PSC Chairman bans Blackberry PINsby Dara Kam | September 9th, 2009
Public Service Commission Chairman Matthew Carter today banned the use of all communication or messaging by the utility regulators and their staff other than e-mail until an internal investigation is complete.
One PSC aide was fired and two others, including Carter’s, were placed on administrative leave after it was revealed that the aides gave their Blackberry personal identification numbers (PINs) to a Florida Power & Light Co. lawyer.
PINs are messages that can be exchanged between Blackberry users without creating a public record.
The communication controversy is taking place against the backdrop of two hearings that involve FPL: a proposed $1.3 billion rate hike and a proposed $63 million increase to cover the costs of nuclear power plant enhancements not yet built.
“We are all aware of the controversy which has arisen regarding use of communications technologies within the Commission. While we are currently conducting a review of these technologies and how they relate to maintaining public records, I am directing that pending the outcome of this review the Commission should disable all communications or messaging capabilities that are not captured through our existing e-mail system,” Carter wrote to the PSC commissioners in an e-mail sent today.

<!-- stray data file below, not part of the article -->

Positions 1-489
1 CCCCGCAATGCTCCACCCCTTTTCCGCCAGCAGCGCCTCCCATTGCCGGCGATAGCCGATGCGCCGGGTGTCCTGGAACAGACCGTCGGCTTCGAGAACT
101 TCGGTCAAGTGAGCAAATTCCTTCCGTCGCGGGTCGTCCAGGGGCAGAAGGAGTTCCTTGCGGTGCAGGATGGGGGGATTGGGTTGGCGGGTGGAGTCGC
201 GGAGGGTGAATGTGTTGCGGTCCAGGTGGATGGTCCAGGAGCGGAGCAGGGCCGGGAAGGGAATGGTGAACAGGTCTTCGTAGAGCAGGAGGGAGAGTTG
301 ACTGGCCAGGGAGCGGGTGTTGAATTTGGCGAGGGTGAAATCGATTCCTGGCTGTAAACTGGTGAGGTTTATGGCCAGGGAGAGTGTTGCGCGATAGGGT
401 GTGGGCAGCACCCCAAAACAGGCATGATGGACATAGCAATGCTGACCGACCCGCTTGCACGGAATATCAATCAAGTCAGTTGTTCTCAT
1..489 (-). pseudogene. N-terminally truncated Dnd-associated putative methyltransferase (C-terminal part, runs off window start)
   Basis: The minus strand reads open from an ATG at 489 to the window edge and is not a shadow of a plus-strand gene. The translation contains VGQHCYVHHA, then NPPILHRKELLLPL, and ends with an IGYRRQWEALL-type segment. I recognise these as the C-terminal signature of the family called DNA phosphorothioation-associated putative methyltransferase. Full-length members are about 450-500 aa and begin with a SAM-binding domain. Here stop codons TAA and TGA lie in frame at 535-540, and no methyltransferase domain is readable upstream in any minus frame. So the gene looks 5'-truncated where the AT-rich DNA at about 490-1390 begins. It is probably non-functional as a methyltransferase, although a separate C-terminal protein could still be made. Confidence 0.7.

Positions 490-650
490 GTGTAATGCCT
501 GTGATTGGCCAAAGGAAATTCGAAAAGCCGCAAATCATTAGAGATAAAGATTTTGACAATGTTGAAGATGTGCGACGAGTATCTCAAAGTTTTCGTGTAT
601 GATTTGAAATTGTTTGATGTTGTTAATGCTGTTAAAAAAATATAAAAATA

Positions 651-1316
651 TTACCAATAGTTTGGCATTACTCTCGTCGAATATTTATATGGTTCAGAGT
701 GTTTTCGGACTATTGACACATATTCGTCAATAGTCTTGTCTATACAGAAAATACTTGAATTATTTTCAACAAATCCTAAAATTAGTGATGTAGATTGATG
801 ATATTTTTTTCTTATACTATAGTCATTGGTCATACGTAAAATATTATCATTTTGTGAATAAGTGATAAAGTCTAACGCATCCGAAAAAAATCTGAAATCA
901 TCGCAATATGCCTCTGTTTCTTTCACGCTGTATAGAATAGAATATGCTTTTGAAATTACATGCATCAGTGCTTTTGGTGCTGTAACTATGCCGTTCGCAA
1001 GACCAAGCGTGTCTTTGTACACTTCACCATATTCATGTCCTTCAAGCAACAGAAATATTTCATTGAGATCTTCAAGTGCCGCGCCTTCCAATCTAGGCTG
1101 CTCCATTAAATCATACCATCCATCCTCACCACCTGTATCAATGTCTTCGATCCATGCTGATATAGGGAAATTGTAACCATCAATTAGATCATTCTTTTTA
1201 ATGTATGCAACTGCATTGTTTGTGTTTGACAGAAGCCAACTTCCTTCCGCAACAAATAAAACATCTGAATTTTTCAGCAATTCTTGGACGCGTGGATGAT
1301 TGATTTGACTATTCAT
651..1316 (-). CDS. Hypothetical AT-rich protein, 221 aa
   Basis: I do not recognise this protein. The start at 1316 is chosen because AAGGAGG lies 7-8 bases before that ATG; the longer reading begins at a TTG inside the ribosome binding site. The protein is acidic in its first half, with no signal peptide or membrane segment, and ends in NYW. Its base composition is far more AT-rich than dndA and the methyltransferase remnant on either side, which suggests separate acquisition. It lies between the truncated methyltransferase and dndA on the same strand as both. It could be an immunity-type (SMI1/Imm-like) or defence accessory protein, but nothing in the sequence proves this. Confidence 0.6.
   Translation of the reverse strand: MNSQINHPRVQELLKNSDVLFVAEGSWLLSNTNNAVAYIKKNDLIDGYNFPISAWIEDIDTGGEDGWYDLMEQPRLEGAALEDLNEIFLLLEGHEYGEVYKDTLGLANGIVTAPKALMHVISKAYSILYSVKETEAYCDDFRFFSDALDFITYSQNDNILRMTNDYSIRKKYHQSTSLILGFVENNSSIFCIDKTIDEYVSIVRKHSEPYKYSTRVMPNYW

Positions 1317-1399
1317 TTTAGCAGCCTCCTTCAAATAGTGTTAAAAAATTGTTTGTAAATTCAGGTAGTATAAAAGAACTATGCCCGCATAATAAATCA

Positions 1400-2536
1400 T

Commissioner Lisa Edgar, who put her aide Roberta Bass on leave after it was reported that Bass gave her own and Edgar’s PINs to an FPL exec, requested the IT review.
Carter said he believes the PSC use of the Blackberries – which allow the PINs and instant messages that also leave no paper trail – are used the way other state agencies use them.
“But we have an obligation to ensure that recordkeeping and public records requirements are clearly and consistently applied. Upon the conclusion of our review, we will develop policies as warranted to provide necessary guidance to Commission staff,” he wrote.
The FPL rate hearing was delayed after the commission learned that its lobbyist, Ryder Rudd, had attended a Kentucky Derby party at the Palm Beach Gardens home of FPL VP Ed Tancer. An internal investigation could not prove that Rudd had broken any laws or rules. Ryder resigned yesterday.
The Florida Department of Law Enforcement is conducting an investigation into the PSC’s relationship with the utilities it regulates. And Commissioner Nancy Argenziano, who fired her aide Larry Harris for giving out his Blackberry PIN, has asked for a grand jury investigation.
Sen. Mike Fasano also wants the Senate to hold hearings on what he suspects is the cozy relationship between the commission and its staff and the utilities.